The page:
Title:
Process for preparing granular sodium percarbonate
Kind Code:
A1


Abstract:
The present invention relates to a process for preparing granular sodium percarbonate. More particularly, while the conventional dry process for granular sodium percarbonate performed in such a manner that hydrogen peroxide solution is sprayed to anhydrous sodium carbonate to produce sodium percarbonate and sodium percarbonate produced is then fluidized-dried, produces sodium percarbonate of which particle size is dependent on the particle size of sodium carbonate used and thus a separate granulation step is required, the present process performed in such a manner that hydrogen peroxide solution is sprayed to anhydrous sodium carbonate containing 5-10% water based on the weight of anhydrous sodium carbonate simultaneously with introducing air at a predetermined temperature and rate, allows for the adjustment of the particle size of sodium percarbonate produced irrespective of the particle size of sodium carbonate used, so that granular sodium percarbonate with desired physical properties can be obtained without performing granulation.



Inventors:
Choo, Won Hong (Nam-ku, KR)
Kim, Yong Il (Nam-ku, KR)
Chang, Young Ho (AnYang, KR)
Song, Yun Yong (IkSan, KR)
Chung, Sang Ho (IkSan, KR)
Application Number:
10/445891
Publication Date:
08/19/2004
Filing Date:
05/28/2003
Assignee:
DC CHEMICAL CO., LTD.
Primary Class:
International Classes:
C01B15/10; (IPC1-7): C01B15/10
View Patent Images:



Primary Examiner:
HENDRICKSON, STUART L
Attorney, Agent or Firm:
FINNEGAN, HENDERSON, FARABOW, GARRETT & DUNNER (WASHINGTON, DC, US)
Claims:

What is claimed is:



1. A process for preparing granular sodium percarbonate, comprising: (a) performing a reaction between sodium carbonate and hydrogen peroxide solution to produce sodium percarbonate in a reactor by simultaneously spraying said hydrogen peroxide solution while blowing air into said reactor and (b) fluidized-bed drying of said sodium percarbonate to prepare said granular sodium percarbonate, wherein said sodium carbonate is free moisture-anhydrous sodium carbonate containing 5-10% of water based on the weight of anhydrous sodium carbonate.

2. The process according to claim 1, wherein said free moisture-anhydrous sodium carbonate is obtained by performing a reaction between anhydrous sodium carbonate and 5-10% of water based on the weight of anhydrous sodium carbonate at a temperature of 15-30 C.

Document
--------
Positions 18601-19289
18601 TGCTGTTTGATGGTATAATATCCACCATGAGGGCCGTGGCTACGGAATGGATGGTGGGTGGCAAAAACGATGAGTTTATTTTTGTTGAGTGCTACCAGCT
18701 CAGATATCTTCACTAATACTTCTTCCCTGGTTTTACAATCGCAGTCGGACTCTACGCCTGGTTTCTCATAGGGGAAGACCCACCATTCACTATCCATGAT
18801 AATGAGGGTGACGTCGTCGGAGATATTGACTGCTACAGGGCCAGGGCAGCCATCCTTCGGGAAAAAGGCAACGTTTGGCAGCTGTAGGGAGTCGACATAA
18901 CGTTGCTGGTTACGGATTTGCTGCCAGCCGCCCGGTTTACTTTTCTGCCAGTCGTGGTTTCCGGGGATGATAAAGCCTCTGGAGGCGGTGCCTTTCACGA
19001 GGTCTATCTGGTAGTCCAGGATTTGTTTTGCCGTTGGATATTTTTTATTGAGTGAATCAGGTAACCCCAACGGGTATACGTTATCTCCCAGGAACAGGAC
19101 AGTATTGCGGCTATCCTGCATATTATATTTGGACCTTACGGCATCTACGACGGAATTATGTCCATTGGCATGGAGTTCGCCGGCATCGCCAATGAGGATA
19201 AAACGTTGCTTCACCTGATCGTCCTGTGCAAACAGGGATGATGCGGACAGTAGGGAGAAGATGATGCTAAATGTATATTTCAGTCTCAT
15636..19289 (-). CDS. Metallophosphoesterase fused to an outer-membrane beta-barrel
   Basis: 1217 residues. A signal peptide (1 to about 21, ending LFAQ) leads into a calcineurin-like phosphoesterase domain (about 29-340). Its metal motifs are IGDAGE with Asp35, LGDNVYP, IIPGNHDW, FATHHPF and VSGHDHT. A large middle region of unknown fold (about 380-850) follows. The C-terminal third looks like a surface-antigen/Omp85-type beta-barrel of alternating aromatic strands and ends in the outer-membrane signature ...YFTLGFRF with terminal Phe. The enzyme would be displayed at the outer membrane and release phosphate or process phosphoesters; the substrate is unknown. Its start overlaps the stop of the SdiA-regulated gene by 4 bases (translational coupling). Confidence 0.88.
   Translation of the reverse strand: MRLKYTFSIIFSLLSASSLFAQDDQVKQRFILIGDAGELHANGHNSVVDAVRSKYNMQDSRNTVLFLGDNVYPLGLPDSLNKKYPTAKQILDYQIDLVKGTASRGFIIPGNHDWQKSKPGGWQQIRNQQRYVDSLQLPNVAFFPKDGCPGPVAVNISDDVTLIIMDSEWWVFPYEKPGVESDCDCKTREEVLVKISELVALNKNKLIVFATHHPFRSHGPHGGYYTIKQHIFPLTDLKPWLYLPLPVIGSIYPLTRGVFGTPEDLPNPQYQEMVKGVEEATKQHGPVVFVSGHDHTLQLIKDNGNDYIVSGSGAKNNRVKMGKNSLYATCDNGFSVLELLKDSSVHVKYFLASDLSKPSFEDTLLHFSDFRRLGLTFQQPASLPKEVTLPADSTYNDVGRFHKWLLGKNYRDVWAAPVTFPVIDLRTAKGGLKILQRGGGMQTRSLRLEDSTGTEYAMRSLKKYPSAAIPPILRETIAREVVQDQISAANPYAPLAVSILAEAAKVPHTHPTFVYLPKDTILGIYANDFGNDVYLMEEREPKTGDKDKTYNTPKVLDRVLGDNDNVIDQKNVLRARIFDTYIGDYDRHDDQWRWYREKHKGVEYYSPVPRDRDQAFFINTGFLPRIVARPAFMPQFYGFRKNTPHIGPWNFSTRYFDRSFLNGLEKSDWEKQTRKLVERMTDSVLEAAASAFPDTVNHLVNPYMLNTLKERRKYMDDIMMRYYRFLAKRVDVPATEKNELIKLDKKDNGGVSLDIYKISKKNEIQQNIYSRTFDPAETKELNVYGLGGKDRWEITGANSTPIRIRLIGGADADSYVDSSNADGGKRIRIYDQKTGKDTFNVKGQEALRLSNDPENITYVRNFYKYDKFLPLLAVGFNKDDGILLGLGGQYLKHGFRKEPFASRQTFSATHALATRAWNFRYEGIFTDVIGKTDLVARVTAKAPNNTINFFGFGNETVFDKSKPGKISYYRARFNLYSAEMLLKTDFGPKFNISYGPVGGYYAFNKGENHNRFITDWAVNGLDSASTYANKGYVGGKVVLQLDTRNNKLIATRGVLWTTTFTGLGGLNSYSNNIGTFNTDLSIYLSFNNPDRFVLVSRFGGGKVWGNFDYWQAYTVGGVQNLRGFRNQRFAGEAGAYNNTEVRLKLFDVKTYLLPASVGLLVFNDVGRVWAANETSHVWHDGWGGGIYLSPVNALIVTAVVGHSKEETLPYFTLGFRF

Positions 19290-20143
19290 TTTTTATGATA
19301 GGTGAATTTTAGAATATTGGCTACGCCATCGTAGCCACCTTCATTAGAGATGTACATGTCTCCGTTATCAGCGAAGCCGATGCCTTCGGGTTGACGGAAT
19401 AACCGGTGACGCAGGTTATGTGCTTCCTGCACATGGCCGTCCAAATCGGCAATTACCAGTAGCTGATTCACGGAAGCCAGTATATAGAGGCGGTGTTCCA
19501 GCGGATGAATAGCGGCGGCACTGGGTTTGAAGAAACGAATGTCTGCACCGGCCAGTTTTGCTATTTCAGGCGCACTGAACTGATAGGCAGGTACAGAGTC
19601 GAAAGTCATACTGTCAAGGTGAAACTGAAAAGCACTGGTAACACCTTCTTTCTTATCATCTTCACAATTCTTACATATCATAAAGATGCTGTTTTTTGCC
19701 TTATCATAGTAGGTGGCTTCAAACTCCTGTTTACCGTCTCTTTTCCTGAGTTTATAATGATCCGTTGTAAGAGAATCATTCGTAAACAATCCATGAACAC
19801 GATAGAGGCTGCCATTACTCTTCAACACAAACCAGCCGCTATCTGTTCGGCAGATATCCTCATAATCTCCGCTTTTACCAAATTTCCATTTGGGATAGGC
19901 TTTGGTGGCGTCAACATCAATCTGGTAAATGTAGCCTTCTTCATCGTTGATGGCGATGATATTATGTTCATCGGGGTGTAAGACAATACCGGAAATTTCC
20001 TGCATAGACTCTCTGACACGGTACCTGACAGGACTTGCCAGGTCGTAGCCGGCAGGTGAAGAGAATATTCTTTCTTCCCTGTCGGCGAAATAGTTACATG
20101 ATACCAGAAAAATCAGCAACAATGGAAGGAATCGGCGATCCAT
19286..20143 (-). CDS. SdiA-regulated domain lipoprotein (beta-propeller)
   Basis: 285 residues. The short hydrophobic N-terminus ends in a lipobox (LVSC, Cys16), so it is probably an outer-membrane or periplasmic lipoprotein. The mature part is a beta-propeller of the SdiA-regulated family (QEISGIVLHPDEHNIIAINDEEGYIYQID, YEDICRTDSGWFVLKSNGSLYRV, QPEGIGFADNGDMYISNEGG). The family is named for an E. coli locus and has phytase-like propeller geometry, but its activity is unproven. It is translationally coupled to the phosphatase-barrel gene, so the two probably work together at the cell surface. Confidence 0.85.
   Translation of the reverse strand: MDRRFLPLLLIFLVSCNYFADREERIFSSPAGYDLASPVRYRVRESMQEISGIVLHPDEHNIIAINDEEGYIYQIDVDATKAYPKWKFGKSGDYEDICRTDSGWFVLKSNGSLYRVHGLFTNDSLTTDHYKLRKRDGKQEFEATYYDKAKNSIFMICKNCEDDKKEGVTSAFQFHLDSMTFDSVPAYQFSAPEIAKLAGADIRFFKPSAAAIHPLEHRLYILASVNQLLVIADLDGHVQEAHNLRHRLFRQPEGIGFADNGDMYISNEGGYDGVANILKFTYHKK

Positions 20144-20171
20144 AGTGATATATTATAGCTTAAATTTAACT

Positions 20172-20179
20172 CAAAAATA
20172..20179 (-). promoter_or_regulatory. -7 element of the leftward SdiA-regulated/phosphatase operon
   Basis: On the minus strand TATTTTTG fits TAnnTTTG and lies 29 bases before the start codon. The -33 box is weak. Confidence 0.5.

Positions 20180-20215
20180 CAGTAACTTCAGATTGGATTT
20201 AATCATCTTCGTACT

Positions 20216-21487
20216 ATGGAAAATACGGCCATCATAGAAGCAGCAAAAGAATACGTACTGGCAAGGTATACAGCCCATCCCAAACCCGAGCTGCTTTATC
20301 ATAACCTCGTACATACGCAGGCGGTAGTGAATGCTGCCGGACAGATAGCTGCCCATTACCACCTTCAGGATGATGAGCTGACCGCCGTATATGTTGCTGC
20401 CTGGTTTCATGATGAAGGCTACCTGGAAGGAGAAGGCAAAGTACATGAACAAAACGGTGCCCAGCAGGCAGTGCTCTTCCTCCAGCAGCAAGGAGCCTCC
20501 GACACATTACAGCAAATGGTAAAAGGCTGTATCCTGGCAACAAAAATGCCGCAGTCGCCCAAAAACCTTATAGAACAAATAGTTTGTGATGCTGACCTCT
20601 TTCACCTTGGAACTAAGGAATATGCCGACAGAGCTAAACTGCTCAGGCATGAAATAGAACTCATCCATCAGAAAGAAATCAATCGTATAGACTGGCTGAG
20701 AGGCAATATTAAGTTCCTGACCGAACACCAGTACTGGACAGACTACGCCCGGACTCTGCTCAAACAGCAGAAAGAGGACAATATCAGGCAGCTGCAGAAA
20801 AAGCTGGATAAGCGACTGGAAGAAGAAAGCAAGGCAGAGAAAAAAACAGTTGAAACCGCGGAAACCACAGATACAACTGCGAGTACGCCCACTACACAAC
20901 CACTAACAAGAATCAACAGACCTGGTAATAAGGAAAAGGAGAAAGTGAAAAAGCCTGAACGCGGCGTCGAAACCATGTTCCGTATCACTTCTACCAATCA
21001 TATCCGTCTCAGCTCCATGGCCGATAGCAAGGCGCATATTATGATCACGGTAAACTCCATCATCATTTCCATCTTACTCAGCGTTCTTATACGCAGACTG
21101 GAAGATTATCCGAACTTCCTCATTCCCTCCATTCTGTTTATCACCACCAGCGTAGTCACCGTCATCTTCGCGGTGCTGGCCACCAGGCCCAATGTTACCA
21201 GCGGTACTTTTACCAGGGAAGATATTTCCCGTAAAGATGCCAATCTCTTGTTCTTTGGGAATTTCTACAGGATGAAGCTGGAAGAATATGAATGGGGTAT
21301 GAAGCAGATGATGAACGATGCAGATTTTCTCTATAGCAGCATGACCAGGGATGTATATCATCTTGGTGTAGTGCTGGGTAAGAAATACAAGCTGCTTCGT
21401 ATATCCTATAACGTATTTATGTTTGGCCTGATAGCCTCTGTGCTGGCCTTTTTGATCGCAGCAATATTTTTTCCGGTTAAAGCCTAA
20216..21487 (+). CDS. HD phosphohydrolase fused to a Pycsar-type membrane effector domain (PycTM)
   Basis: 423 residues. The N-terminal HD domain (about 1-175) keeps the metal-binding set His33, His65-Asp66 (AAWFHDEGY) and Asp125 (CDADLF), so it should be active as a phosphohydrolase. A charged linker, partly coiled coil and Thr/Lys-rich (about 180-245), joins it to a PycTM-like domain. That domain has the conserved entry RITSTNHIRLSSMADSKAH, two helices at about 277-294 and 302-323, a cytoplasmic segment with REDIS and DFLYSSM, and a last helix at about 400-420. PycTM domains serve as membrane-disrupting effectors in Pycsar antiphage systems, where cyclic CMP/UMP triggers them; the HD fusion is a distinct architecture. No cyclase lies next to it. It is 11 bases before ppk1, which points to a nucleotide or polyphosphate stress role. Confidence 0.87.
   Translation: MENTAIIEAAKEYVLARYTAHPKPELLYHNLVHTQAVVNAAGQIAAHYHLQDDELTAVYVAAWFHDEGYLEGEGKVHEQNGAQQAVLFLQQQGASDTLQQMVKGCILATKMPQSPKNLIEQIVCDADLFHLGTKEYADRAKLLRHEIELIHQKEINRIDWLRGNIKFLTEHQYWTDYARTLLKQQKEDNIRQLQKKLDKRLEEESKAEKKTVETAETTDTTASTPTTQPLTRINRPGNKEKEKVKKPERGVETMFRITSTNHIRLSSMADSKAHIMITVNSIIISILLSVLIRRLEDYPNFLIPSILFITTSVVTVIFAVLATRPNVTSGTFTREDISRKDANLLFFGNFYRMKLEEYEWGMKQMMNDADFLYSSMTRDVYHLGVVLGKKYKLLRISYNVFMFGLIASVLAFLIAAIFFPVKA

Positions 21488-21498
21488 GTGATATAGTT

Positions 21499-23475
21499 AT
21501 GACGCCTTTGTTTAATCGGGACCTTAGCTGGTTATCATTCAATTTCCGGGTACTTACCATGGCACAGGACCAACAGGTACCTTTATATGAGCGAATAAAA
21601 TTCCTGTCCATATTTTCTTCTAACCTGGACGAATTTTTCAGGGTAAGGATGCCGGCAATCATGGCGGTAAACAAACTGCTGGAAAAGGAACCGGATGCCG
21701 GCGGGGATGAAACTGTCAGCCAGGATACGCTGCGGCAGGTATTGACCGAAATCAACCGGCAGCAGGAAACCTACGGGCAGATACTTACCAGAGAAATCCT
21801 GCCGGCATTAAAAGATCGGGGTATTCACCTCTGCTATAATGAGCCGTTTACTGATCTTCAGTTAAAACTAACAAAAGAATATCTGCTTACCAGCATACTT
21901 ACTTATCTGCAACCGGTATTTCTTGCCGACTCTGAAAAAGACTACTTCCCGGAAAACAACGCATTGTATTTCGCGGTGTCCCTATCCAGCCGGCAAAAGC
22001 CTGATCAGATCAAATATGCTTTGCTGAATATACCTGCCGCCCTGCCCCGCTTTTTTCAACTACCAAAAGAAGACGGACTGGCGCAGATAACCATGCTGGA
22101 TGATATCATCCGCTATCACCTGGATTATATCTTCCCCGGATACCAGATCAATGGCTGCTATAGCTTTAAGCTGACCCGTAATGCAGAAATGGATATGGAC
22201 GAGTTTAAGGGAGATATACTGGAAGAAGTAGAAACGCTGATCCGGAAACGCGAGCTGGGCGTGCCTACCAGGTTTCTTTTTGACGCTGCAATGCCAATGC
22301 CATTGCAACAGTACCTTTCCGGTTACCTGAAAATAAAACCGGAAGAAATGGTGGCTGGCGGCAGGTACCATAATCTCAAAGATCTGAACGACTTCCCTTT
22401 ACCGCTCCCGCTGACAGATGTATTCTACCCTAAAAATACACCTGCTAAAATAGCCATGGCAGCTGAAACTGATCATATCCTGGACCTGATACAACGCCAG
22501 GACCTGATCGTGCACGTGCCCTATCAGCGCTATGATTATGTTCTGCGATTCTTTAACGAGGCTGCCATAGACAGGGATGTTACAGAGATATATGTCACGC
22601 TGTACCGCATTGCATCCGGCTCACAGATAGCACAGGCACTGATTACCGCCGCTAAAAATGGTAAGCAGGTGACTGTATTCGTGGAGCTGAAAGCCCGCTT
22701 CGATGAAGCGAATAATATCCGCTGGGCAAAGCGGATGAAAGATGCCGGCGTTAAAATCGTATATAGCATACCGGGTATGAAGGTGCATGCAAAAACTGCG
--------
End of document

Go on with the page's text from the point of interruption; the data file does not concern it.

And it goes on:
3. The process according to claim 1, wherein said reaction between sodium carbonate and hydrogen peroxide solution is carried out in said reactor, wherein its internal temperature is maintained at 20-80° C.

4. The process according to claim 3, wherein said reaction between sodium carbonate and hydrogen peroxide solution is carried out in said reactor, wherein its internal temperature is maintained at 20-50° C.

5. The process according to claim 1, wherein said air is introduced at a rate of 2-8 m3/min per 1 m3 based on the volume of said reactor.

6. The process according to claim 1 or 5, wherein the temperature of said air is maintained at −5˜20° C.

7. The process according to claim 1, wherein the water content of a reactant is adjusted to 5-20% in said reaction between sodium carbonate and hydrogen peroxide solution.

8. The process according to claim 1, wherein the content of active oxygen in said sodium percarbonate prepared is in the range of from 14% to 14.9%.

9. The process according to claim 1, wherein the bulk density of said sodium percarbonate prepared is in the range of from 0.90-1.05 g/ml.

10. The process according to claim 1, wherein the mean particle size of said sodium percarbonate prepared is in the range of from 500-800 μm.

11. The process according to claim 1, wherein the undesirable particles produced in said fluidized-bed drying of said sodium percarbonate are recycled into a reactor for preparing sodium percarbonate so that said process for preparing granular sodium percarbonate is carried out continuously.

Description:

BACKGROUND OF THE INVENTION

[0001] 1. Field of the Invention

[0002] The present invention relates to a process for preparing granular sodium percarbonate. More particularly, the process of the present invention enables to adjust particle size of sodium percarbonate produced irrespective of the particle size of sodium carbonate being used, thereby obtaining granular sodium percarbonate with desired physical properties without necessitating a granulation process, wherein hydrogen peroxide solution is sprayed to anhydrous sodium carbonate containing 5-10% of water based on the weight of anhydrous sodium carbonate while simultaneously introducing air at a predetermined temperature and rate. This is quite contrary to the conventional dry processes for preparing granular sodium percarbonate, wherein hydrogen peroxide solution is sprayed to anhydrous sodium carbonate to produce sodium percarbonate and sodium percarbonate produced is then dried in a fluidized bed dryer, produces sodium percarbonate, of which particle size is dependent on the particle size of sodium carbonate used, thus requiring a separate granulation step.

[0003] 2. Description of the Related Art